15. The Catholic Church practices “magic” too, they just don’t call it magic, or because they are praying for their god to do most of the work it’s simply faith, rather than magic. But my ancestry is heavy with Roman Catholicism, I know about the vigil candles, the novenas (I’m also Mexican American) and really the church only permits these practices under the terms that it is their deities doing the work and not the person. But when they say “In the name of the Lord (insert command/desire)” it’s basically magic. They just won’t admit it. I never felt anything in church either, but I agree with an above comment that most churches don’t want you to, because if you knew what it was like to feel a personal connection with the worshipped spirits then you wouldn’t need the church anymore. Also, you can be a witch with a “capital W” and still be catholic or any religion. Being catholic doesn’t make you less of a witch. I practice what I call “spiritual Catholicism” where I wait for the Holy Spirit to come through and speak to me rather than having a priest guide me. It’s very personal that way. Actually, I believe it may have been the Holy Spirit itself that told me I must be a conjurer/witch, it definitely felt like it.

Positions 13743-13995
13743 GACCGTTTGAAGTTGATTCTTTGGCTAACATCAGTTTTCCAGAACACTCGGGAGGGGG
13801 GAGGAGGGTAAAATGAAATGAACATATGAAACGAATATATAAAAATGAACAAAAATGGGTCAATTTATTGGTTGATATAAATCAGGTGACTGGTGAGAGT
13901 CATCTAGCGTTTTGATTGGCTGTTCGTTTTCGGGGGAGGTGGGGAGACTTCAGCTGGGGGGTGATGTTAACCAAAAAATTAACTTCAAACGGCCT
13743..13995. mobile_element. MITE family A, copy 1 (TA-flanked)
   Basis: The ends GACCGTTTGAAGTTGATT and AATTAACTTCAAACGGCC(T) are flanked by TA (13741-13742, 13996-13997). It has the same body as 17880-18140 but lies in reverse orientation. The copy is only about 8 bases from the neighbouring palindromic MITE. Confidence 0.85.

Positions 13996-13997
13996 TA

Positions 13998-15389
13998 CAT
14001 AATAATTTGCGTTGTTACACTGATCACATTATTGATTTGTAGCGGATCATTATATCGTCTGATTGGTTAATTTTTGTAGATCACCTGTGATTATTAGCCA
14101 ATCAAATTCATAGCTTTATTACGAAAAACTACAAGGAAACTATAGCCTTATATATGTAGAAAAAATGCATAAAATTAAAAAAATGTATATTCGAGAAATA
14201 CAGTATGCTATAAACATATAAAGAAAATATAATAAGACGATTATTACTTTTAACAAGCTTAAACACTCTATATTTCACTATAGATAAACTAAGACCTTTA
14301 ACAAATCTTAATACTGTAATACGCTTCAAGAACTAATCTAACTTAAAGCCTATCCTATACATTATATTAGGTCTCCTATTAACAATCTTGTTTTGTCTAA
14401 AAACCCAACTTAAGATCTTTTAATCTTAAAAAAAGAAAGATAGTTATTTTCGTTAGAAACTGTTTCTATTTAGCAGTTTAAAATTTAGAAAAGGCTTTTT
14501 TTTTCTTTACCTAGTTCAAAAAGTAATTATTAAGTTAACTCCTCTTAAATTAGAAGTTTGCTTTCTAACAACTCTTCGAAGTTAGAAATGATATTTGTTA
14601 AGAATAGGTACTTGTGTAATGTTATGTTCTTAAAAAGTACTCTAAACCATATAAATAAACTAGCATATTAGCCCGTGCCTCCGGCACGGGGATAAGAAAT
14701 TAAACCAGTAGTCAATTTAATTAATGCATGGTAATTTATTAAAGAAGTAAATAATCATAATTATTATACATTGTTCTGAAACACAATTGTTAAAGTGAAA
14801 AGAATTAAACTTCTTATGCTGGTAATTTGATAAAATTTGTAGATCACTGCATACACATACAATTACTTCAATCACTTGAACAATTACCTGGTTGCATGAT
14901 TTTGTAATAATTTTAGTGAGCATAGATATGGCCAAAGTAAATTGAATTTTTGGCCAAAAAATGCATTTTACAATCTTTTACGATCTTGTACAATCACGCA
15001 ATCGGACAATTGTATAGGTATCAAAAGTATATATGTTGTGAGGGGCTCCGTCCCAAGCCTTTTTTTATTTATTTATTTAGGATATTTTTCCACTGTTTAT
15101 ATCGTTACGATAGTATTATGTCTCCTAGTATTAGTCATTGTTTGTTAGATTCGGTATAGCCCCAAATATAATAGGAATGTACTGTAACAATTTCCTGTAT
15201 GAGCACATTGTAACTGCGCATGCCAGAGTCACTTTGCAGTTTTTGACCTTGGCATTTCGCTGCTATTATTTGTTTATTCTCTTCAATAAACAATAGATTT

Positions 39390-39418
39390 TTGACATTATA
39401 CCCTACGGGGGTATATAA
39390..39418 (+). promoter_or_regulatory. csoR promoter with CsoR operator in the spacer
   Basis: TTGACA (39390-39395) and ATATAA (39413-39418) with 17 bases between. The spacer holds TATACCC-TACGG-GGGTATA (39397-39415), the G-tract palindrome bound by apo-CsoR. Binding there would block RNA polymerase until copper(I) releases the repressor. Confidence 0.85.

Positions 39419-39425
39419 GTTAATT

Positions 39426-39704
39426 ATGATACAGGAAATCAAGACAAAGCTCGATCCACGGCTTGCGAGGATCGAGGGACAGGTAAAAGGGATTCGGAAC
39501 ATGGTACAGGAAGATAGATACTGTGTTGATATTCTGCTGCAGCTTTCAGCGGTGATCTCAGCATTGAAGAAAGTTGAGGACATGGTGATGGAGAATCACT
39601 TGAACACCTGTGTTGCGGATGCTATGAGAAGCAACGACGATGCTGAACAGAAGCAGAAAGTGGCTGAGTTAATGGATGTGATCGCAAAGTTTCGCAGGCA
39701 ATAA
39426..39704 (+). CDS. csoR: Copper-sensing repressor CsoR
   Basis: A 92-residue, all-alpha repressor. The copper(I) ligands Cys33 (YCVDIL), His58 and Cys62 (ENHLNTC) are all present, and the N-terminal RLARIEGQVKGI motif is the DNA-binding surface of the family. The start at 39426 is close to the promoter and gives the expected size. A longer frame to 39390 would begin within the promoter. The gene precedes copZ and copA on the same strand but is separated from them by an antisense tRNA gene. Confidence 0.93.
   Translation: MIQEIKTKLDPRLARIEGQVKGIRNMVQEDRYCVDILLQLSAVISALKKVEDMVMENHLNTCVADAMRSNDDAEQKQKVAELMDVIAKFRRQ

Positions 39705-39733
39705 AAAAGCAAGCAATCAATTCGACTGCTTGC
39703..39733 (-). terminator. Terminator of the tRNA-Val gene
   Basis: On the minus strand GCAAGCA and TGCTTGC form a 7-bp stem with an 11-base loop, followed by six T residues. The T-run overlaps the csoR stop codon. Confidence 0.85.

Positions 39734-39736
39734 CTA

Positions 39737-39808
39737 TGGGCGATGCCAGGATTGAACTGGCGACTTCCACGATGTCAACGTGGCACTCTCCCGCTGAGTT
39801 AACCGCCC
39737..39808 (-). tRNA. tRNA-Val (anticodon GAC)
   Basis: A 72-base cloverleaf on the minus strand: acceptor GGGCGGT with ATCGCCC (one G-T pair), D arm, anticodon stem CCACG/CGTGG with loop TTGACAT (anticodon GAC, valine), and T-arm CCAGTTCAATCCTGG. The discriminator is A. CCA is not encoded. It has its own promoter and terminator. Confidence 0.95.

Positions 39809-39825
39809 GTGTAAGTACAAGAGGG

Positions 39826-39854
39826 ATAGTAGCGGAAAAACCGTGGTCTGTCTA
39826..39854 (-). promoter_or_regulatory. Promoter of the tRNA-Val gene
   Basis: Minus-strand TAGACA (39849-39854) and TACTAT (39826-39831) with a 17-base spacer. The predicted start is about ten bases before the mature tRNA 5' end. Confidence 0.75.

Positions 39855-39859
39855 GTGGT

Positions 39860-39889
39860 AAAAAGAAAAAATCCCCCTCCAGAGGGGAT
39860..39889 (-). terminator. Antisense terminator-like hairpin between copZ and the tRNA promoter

16. This book guides you through the hardships and cultural origins of this folk magickal practice rich in history of Appalachian struggles. The beginning of this book is an introduction to the land of Appalachia and the people who immigrated there, and mixed with the natives which gives you a look at the essence of and birth of this practice. After this introduction Richards takes us through some of the folklore, folk religion, and importance of ancestral veneration, all speckled with a few workings and charms he learned from his elders thoughout which demonstrate the practicality and resourcefulness of the appalachian magic practitioners. The author then gives us a look at signs, omens, superstitions and methods of divination he was taught by his family, and which are found throughout the Tennessee region of the appalachian mountains. This is peppered with family stories and anecdotes of how he learned some of these practices, such as divination by playing cards. Backwoods witchcraft concludes with a functional manual of ingredients and curious used in the practice (such as dirt from a churchyard, moonshine, stump water, holed pennies, herbs, and more), a list of how they use candles, dolls, and other components of Appalachian craft. This chapter is followed finally with a several tried and true workings for love, protection, luck, legal troubles, healing and a few other common concerns of the folk magician. Overall I really enjoyed this book. In fact I think it may be my favorite book on witchcraft yet. He leads us through his upbringing learning these authentic practices and living the experience the practices came from. I felt that this book came from his heart and soul and I thoroughly enjoyed reading it, and I believe I have a good understanding of the general flavor and technique of Appalachian folk magic. 5 stars from me.